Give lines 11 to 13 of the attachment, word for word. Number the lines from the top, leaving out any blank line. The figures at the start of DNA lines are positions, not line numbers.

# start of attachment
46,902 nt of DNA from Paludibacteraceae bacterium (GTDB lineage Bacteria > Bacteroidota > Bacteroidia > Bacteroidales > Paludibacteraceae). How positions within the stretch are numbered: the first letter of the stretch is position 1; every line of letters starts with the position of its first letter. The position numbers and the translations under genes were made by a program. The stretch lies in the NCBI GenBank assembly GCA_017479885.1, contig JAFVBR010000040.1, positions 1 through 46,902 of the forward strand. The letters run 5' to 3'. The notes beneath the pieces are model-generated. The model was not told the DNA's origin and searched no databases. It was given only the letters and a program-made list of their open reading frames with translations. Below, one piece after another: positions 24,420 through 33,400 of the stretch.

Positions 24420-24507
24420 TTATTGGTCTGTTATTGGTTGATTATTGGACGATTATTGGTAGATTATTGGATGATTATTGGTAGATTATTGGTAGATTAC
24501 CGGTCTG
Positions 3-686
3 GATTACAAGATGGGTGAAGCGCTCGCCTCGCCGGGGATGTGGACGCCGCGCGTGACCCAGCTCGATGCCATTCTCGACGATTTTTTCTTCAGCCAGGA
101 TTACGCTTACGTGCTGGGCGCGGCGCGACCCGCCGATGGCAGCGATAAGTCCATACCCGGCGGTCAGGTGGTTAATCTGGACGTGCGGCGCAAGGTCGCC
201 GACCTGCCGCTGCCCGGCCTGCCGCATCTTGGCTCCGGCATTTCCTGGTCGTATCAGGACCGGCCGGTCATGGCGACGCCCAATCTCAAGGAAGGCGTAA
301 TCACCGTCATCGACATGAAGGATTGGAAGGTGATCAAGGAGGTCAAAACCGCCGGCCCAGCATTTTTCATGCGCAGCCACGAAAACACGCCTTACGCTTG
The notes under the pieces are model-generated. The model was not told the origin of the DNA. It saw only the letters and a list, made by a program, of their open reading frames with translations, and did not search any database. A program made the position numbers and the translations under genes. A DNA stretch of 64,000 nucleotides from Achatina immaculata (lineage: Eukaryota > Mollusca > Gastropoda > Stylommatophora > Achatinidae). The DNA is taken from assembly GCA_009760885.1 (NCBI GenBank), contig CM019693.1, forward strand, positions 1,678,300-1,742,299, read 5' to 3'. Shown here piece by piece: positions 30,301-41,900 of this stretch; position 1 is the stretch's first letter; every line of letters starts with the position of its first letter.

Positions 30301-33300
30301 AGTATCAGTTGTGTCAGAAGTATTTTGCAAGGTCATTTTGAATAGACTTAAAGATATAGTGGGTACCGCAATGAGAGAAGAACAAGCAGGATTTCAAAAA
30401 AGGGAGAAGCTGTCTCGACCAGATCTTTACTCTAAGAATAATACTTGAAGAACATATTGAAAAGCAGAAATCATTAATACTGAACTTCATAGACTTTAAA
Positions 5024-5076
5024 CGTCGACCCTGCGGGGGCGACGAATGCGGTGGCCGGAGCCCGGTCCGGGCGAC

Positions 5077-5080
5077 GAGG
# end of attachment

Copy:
Positions 30301-33300
30301 AGTATCAGTTGTGTCAGAAGTATTTTGCAAGGTCATTTTGAATAGACTTAAAGATATAGTGGGTACCGCAATGAGAGAAGAACAAGCAGGATTTCAAAAA
30401 AGGGAGAAGCTGTCTCGACCAGATCTTTACTCTAAGAATAATACTTGAAGAACATATTGAAAAGCAGAAATCATTAATACTGAACTTCATAGACTTTAAA